Here in Australia we have many foods to forage that may be found elsewhere:
Stinging Nettle which can be cooked and used like spinach or as a tea which has anti-inflammatory and pain-relieving properties.
Scurvy weed which is apparently good added to frittata.
Beaded Samphire which is crunchy and slightly peppery.
Prickly Pear which is eaten as a fruit.
Wild Parsley where the leaves and roots are edible in salads.
|Wild Parsley, Koehler's Medicinal-Plants, 1897.|
Seeds from the acacia tree were gathered extensively by women and children. They’d walk
for miles until they got their dishes full and they’d take them back to the clearest, nearest clay pan and they’d sit down to grind all their seeds up to make their flour. Beryl Carmichael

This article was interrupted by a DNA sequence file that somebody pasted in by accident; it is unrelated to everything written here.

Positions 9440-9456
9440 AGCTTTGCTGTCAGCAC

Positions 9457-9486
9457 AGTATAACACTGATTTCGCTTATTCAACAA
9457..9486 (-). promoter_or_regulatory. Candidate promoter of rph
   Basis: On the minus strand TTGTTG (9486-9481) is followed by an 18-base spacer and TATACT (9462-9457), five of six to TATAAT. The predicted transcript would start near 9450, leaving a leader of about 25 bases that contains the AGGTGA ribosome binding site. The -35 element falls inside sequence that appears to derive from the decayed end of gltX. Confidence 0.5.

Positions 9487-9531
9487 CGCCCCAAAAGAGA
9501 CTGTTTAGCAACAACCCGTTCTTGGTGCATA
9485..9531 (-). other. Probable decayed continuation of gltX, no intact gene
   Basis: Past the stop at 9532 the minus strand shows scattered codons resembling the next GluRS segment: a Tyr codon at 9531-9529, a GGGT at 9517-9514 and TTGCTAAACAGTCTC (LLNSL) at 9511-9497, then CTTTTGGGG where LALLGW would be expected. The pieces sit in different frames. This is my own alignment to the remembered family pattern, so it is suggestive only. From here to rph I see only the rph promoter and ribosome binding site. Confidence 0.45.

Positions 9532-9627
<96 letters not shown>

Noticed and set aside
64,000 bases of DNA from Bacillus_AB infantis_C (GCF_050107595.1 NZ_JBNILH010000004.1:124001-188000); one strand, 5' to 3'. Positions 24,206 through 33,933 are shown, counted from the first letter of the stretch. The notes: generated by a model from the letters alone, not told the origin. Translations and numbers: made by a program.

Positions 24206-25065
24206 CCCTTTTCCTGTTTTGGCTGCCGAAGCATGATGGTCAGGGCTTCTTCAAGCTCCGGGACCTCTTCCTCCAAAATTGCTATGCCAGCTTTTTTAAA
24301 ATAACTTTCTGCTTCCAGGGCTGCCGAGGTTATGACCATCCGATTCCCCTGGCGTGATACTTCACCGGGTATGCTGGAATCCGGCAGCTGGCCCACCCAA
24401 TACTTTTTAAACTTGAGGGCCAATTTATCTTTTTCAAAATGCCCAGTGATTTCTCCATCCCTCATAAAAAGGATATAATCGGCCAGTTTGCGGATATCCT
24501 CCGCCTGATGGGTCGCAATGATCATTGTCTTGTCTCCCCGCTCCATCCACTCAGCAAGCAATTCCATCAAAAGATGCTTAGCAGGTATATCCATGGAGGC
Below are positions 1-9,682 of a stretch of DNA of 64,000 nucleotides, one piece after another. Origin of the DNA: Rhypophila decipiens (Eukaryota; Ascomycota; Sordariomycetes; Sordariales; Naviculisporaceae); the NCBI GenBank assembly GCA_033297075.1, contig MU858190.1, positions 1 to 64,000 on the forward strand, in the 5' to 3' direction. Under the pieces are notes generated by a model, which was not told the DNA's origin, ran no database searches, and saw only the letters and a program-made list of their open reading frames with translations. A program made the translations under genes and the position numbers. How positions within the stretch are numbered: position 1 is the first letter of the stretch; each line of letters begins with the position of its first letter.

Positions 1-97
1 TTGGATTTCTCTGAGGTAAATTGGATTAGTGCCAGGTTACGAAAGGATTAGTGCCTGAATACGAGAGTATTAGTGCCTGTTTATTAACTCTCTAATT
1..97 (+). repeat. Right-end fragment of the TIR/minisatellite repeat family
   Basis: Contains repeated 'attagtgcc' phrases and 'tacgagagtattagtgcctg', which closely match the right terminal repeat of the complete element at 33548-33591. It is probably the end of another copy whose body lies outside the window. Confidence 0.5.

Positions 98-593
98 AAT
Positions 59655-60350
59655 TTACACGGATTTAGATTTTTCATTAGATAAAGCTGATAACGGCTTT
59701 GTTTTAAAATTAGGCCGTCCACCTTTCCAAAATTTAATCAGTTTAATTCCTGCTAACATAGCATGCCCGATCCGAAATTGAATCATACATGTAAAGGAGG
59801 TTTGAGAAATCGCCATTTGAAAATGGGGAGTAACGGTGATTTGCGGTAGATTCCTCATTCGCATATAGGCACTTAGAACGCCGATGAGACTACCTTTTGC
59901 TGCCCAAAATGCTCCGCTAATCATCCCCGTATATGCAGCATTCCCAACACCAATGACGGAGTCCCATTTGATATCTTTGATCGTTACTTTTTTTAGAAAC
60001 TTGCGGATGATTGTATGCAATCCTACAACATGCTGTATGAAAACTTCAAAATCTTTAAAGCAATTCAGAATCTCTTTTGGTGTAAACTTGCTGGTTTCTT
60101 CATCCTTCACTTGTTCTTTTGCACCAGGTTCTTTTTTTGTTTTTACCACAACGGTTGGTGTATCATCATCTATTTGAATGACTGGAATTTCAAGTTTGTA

Honey Ants and native bees
Poolgarla, where the flower spikes are used to make a honey sweet mead.
Kerbein where the base of the stems are eaten raw or roasted.
Coastal Wattle which has protein rich seeds eaten after steaming.
Banksia with it's sweet nectar in the flowers.
Creek sandpaper fig with it's edible fruit.
Native Cherry whose seedless astringent tasting fruits can be eaten.
The extensive knowledge that the Aboriginals had of the land and the plants meant that thousands of years of understanding goes into which parts of the plant can be eaten and how they must be prepared. Many plants have poisonous fruits like the Wombat Berry but the tubers can be eaten.
Bush Food: Aboriginal Food and Herbal Medicine a book which details the uses of hundreds of plants as well as rules governing seasonal harvesting and preparation of food.
Bush Tucker Plants for your garden is a brochure that can get you started if you live in Australia.
Bush Foods of NSW, Australia is a free pdf
If you live in North America and are interested in foraging there is a good book called Edible Wild Plants: Wild Foods From Dirt To Plate (The Wild Food Adventure Series, Book 1)